Monday, April 13, 2020

Dialogic Cinephilia - April 13, 2020

Avishai, Tamar. "Art! What is It Good For?" The Lonely Palette (May 4, 2016)

---. "Paul Cezanne's Fruit and Jug on a Table (c. 1890-94)." The Lonely Palette #1 (May 11, 2016)

Biagetti, Samuel. "Myth of the Month 4: Secularization -- or, Send in the Nones." Historiansplaining (June 11, 2019) ["Do societies become more "secular" as they become modern? Do science, technology, or democracy weaken religious belief? We consider theories of secularization ranging from Max Weber's story of "disenchantment" to Charles Taylor's "A Secular Age." Current survey data show a dramatic rise in the number of "nones" -- those who do not adhere to any particular religious group, even though most of them still pray, read scriptures, or express belief in God."]

Dale, Austin. "Eliza Hittman on Never Rarely Sometimes Always." The Metrograph (March 11, 2020)

Ehrlich, David, et al. "The 100 Best Movies of the Decade." IndieWire (July 22, 2019)

Church of Film: Freak Orlando at Century Trailer from Church of Film on Vimeo.

Koresky, Michael. "Queer Now and Then: 1981." Film Comment (March 11, 2020) [On Freak Orlando (Ulrike Ottinger, 1981)."]

Kurlansky, Mark. "On His Most Important Environmental Writing Yet." The Literary Life (April 10, 2020) ["On this episode, Mark Kurlansky talks with Mitchell about his latest book, Salmon: A Fish, the Earth, and the History of Their Common Fate and the impact of climate change on food supplies and sea life. Kurlansky is currently social distancing with his family in New York City."]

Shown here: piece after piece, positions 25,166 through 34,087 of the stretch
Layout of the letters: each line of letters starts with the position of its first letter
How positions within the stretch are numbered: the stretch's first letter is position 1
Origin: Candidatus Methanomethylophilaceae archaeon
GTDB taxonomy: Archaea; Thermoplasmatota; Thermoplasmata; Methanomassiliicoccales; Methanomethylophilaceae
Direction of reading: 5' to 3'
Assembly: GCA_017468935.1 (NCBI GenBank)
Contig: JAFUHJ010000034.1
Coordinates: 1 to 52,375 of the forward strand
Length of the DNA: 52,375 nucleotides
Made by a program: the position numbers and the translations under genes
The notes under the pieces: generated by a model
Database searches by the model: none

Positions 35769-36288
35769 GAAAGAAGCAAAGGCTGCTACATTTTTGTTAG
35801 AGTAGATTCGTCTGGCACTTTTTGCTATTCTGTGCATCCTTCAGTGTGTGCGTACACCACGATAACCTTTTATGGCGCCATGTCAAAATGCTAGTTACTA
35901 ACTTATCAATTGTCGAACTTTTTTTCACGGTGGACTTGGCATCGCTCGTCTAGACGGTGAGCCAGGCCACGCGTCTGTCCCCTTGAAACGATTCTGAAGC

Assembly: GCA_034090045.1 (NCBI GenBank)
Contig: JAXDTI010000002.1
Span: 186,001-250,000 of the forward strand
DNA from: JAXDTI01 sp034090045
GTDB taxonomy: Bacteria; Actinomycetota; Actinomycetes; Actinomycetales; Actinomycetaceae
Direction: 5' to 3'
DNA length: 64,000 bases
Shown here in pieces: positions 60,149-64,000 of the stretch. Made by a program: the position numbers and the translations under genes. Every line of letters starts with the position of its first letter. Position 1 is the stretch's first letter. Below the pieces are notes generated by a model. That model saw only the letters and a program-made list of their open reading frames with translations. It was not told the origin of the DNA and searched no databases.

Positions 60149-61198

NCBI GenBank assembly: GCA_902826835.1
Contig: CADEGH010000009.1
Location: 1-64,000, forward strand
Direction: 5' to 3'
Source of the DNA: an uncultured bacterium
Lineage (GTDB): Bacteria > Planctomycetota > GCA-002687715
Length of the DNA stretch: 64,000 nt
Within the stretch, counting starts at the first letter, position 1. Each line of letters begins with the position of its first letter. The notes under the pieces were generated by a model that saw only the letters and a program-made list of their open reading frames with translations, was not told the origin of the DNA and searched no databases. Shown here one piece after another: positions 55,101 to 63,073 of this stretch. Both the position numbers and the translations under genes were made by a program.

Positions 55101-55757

O'Malley, Sheila. "Unbelievable: An exemplary depiction of how to investigate sexual assault." Sight and Sound (February 5, 2020)

Plouffe, David. "Campaign Strategist David Plouffe on Making a Difference in the 2020 Election." The Literary Life (March 13, 2020) ["David Plouffe, Barack Obama’s 2008 campaign mastermind, joins Mitchell to discuss his new book, A Citizen’s Guide to Beating Donald Trump and Ripples of Hope, a middle-grade nonfiction project about the United States’ election process, and shares his advice on how to defend against misinformation online, creating and spreading content, and motivating all citizens to get out and vote on November 3, 2020."]

Ribakoff, Sam. "Whose Utopia Gets to Be Built?: An Interview with Eric Nusbaum." Los Angeles Review of Books (February 6, 2020) ["The Story of Chavez Ravine, the hilltop neighborhood that was destroyed first with a promise of public housing projects, and then sold to build Dodger Stadium, is a well-known local civic shame. In his first book, Stealing Home: Los Angeles, the Dodgers, and the Lives Caught in Between, Eric Nusbaum fills in the details of the story by closely tracing the stories of the characters involved; from the Aréchiga family, the last family to be evicted from their homes in Chavez Ravine, who only wanted to live in peace in their slice of utopia, to Frank Wilkinson, a Westside L.A. rich kid turned fervent public housing activist and politician who fought to build a public housing utopia in place of the communities of Chavez Ravine, to Walter O’Malley, the visionary New York owner of the Brooklyn Dodgers, who dreamed of building the perfect stadium of the future for his beloved game of baseball. Throughout the book, Nusbaum contextualizes the characters’ stories by illuminating the historical forces that put the tragedy into motion; from rising racist backlash against immigrants, to the Red Scare’s fight against leftists, to Los Angeles’s civic hysteria for the prestige of big sports games, and, of course, the history of baseball and how the Brooklyn Dodgers came to be the Los Angeles Dodgers. This chain of events still reverberates through the families involved."]

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